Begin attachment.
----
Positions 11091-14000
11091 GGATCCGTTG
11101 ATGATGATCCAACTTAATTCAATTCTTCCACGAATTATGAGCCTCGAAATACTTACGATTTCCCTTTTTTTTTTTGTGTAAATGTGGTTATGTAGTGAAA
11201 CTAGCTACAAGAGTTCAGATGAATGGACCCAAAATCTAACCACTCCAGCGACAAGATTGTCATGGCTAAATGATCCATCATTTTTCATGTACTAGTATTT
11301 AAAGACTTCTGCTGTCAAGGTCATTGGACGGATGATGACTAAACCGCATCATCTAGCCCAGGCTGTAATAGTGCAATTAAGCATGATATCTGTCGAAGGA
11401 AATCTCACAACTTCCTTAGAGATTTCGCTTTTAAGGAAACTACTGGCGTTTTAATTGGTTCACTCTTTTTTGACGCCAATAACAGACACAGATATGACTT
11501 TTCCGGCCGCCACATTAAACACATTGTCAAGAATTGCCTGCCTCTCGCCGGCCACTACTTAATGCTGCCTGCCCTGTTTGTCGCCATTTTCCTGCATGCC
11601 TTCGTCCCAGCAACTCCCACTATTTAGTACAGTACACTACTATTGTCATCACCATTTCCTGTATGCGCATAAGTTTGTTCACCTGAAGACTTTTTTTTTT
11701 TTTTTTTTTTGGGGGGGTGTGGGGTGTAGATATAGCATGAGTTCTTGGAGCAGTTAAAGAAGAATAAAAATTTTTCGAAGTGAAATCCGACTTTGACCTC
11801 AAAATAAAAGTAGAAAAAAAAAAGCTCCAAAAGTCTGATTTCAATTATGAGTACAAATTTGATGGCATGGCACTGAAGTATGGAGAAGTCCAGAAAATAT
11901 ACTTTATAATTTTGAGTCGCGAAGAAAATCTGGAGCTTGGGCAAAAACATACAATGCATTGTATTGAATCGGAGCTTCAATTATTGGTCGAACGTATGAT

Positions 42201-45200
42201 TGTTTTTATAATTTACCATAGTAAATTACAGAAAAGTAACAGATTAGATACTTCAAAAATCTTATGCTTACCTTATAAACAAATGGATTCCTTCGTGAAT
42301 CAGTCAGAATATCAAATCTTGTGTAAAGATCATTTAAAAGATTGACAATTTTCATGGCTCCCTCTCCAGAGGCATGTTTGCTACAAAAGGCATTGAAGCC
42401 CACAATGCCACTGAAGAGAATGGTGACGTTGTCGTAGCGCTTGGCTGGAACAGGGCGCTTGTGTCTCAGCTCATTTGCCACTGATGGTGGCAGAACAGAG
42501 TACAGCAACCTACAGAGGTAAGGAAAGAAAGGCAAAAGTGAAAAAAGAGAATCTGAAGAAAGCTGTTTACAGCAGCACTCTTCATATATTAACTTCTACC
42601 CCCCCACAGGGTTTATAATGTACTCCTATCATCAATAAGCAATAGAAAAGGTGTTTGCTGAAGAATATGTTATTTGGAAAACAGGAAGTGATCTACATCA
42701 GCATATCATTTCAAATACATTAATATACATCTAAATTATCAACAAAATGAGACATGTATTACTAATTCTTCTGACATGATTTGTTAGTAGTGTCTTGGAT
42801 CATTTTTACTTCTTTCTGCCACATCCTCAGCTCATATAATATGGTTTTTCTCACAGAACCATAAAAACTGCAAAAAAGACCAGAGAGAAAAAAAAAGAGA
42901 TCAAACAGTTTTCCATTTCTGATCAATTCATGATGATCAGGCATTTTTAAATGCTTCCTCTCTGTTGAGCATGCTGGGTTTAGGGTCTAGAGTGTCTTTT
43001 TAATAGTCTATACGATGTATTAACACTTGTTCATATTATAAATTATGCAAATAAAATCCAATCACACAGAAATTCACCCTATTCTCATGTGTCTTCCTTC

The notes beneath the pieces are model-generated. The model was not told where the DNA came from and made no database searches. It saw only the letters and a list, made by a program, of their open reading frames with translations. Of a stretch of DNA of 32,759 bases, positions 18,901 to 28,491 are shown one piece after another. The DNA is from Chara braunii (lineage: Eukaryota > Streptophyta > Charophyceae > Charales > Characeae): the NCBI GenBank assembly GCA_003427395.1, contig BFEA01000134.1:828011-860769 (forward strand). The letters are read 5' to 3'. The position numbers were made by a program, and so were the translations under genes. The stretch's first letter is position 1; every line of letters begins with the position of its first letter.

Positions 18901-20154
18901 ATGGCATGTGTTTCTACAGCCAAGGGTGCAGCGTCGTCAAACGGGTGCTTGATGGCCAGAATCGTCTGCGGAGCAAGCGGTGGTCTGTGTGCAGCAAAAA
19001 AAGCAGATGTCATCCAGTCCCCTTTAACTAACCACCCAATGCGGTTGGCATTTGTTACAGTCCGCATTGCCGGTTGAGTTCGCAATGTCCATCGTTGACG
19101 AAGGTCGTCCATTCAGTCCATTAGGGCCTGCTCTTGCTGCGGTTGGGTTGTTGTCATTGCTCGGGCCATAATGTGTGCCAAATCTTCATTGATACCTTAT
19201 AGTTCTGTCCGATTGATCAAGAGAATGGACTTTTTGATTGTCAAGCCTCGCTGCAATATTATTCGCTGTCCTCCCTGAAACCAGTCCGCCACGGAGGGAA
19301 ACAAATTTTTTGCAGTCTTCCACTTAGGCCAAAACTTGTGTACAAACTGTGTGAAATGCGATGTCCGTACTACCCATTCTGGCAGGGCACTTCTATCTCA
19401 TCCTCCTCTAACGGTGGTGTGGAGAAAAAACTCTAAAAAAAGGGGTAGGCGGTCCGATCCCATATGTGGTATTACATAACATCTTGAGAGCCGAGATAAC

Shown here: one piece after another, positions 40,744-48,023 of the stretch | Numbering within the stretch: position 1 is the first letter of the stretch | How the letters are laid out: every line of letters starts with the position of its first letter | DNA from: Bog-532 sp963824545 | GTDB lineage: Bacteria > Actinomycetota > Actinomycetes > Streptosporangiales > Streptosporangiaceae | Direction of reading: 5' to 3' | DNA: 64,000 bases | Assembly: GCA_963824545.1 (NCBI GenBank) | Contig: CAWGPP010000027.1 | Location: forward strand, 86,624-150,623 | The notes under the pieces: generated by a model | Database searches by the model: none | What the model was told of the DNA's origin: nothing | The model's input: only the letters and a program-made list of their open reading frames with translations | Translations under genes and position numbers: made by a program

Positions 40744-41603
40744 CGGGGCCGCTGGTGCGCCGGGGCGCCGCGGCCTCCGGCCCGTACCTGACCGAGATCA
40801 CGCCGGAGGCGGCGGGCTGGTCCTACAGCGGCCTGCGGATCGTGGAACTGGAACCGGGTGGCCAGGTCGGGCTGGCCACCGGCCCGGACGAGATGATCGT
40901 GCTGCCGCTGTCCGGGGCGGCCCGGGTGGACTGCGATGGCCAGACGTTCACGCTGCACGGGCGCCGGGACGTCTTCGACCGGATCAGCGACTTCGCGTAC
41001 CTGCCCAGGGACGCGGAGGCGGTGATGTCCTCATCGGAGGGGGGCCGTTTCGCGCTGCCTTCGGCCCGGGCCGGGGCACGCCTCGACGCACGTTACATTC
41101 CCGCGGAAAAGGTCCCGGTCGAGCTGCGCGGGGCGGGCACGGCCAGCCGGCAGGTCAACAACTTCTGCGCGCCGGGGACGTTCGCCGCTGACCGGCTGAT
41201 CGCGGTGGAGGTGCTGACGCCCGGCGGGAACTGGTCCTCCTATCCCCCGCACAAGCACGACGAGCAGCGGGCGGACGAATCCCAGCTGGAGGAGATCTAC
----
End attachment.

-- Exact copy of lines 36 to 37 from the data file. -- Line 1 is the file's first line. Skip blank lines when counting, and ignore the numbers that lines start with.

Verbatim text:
41101 CCGCGGAAAAGGTCCCGGTCGAGCTGCGCGGGGCGGGCACGGCCAGCCGGCAGGTCAACAACTTCTGCGCGCCGGGGACGTTCGCCGCTGACCGGCTGAT
41201 CGCGGTGGAGGTGCTGACGCCCGGCGGGAACTGGTCCTCCTATCCCCCGCACAAGCACGACGAGCAGCGGGCGGACGAATCCCAGCTGGAGGAGATCTAC